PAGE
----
Open Source Journal
At our Seminar last month, Managing FOSS to Lower Costs and Achieve Business
Results, several participants asked about the dynamics of FOSS (Free and Open
Source Software) projects that reach a crossroads (a failure, a merger, loss
of key personnel, etc). I had not expected that concern because with
commercial software, it seems to me, the problem is more severe. When you
have the source code and the right to modify and redistribute it, the source
gives many more options (and its freedoms provide many more protections) than
when commercial software goes bankrupt or gets bought by a competitor for
But the reason for the questions may be a lack of understanding about how
FOSS projects work. They involve individual human beings, perhaps just a
single person or, more likely, several people from many organizations and
even different cultur... (more)
Open Source Journal on Ulitzer
The November 2009 issue of Communications of the ACM (CACM) has a very
interesting article by Paul Stachour and David Collier-Brown entitled “You
Don’t Know Jack About Software Maintenance”. The authors argue
energetically for using versioned data structures and “continuous
upgrading” to improve the state of the art of software maintenance.
The piece got me thinking about FOSS (Free and Open Source Software) and
“continuous upgrading”. Here are seven observations on FOSS software
maintenance that occurred to me as I reflected on the CACM article:
Virtualization provides the facility to run multiple isolated computer
operating systems on one piece of computing hardware. There has been a huge
increase of interest in virtualization technology because recent advances in
multi-core technology provide significantly more computing power in each
machine with ever decreasing costs. Virtualization is one of the best ways to
take advantage of these big changes in hardware.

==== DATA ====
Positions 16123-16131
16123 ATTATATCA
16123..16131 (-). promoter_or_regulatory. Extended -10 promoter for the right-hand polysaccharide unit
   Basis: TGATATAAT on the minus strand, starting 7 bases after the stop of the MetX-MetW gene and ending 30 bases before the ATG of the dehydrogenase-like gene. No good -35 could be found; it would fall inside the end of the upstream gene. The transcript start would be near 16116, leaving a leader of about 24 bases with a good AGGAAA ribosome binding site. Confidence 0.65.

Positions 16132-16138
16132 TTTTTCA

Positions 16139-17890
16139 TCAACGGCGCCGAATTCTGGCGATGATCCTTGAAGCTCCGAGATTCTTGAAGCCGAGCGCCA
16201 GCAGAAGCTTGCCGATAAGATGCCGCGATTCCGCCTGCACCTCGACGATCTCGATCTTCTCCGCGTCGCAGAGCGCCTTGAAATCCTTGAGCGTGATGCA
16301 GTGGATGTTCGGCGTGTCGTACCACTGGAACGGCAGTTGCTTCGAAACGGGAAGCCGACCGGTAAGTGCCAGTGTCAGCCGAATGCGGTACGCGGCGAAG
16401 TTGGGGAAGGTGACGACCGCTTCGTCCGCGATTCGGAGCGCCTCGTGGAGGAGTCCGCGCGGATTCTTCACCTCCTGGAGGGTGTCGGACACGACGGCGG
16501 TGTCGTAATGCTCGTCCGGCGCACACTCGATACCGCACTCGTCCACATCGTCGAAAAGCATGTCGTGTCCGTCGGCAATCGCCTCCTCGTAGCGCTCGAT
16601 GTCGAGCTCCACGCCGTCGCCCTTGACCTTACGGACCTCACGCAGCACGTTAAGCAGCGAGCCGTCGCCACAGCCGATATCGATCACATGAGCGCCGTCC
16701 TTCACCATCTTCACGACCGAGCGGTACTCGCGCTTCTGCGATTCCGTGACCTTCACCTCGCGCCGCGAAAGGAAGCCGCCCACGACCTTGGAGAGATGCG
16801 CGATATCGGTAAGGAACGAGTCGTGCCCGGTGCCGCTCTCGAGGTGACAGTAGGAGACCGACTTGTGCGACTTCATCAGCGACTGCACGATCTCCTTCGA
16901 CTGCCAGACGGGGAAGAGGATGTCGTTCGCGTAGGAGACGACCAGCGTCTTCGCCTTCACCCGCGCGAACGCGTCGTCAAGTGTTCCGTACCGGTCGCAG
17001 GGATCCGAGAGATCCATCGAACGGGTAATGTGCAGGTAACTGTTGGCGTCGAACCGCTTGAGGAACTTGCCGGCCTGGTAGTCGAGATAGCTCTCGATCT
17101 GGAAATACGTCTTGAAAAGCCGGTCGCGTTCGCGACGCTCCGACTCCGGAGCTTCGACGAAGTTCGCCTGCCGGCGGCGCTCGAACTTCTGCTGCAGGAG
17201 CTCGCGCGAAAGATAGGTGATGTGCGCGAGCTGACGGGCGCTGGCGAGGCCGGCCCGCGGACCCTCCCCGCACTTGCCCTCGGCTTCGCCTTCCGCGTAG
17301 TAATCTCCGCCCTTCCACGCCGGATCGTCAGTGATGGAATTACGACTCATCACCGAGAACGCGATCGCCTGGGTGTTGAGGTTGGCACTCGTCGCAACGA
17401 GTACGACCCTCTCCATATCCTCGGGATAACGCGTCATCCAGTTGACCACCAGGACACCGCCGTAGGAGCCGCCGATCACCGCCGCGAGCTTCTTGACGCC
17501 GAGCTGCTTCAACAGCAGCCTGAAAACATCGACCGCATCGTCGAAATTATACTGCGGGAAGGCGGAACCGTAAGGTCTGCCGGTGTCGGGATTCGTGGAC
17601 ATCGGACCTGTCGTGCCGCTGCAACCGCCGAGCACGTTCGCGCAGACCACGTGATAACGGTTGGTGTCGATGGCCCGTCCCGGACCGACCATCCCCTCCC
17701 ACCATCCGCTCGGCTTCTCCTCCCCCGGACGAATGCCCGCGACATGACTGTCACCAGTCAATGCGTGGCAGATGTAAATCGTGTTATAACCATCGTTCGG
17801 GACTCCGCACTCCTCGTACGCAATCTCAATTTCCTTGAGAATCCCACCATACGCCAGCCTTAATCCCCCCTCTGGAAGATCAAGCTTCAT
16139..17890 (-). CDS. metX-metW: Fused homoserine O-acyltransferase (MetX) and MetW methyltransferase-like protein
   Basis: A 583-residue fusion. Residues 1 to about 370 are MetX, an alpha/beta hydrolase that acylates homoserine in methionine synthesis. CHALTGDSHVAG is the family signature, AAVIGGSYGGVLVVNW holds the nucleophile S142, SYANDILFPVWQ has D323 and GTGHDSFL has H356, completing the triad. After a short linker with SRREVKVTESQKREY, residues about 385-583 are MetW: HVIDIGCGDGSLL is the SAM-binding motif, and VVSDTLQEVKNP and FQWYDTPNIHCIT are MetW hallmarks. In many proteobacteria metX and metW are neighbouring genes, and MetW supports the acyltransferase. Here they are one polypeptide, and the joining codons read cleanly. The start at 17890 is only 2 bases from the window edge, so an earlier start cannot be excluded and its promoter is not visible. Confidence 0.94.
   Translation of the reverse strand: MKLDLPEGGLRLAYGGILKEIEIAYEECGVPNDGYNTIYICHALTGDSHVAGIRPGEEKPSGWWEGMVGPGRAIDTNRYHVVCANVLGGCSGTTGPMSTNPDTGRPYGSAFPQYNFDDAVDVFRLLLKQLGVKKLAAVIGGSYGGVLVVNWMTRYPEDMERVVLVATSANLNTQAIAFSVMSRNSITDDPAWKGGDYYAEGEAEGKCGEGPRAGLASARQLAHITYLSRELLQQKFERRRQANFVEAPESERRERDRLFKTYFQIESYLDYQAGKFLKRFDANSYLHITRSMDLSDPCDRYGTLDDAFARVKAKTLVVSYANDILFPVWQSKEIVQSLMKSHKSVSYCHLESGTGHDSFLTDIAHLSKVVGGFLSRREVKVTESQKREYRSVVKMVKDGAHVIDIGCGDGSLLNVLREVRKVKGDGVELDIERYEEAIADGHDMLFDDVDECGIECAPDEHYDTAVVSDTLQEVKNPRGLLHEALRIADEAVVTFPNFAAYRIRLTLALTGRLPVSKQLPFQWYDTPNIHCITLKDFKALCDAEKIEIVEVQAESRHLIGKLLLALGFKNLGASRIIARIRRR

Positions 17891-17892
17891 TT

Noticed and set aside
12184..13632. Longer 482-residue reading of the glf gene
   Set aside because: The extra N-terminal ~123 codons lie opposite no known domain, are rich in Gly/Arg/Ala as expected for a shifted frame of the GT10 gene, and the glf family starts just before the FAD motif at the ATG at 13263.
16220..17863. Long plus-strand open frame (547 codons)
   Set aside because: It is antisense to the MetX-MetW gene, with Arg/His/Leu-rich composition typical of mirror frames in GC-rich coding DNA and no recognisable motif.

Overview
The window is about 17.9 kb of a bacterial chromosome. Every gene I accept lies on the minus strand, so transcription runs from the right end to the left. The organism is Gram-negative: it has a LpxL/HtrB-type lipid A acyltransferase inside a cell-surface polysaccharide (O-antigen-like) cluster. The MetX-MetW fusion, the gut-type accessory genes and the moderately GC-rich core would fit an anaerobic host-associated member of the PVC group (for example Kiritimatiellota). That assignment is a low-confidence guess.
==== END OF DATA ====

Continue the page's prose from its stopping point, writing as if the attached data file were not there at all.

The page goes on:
Currently, Xen is the most mature FOSS (Free and Open Source Software)
virtualization technology. Although we love the idea of KVM, since it
requires a special p... (more)
Cloud Computing Expo
Last year a client asked us for advice on getting started with programming.
So I thought I’d share some thoughts about programming, its relationship
with FOSS (Free and Open Source Software) management and why Python is a good
language for learning programming including some great on-line resources. But
first I want to make sure our business-oriented readers understand the nature
and importance of source code.
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The “source” aka “the code” provides a language in which computer
users can create ... (more)
At first glance, the ecosystem in the Free and Open Source Software (FOSS)
world can seem a bit complicated. There are several ways to get software:
project websites where you can download it directly, use a software
management tool that your Linux distribution provides, or you may also be
able to install a Linux distribution that includes everything you need right
out of the box! Once you understand this ecosystem, you can find where your
contributions would be most useful, and why contributing is beneficial to
your organization and the FOSS community.
So, where does this all b... (more)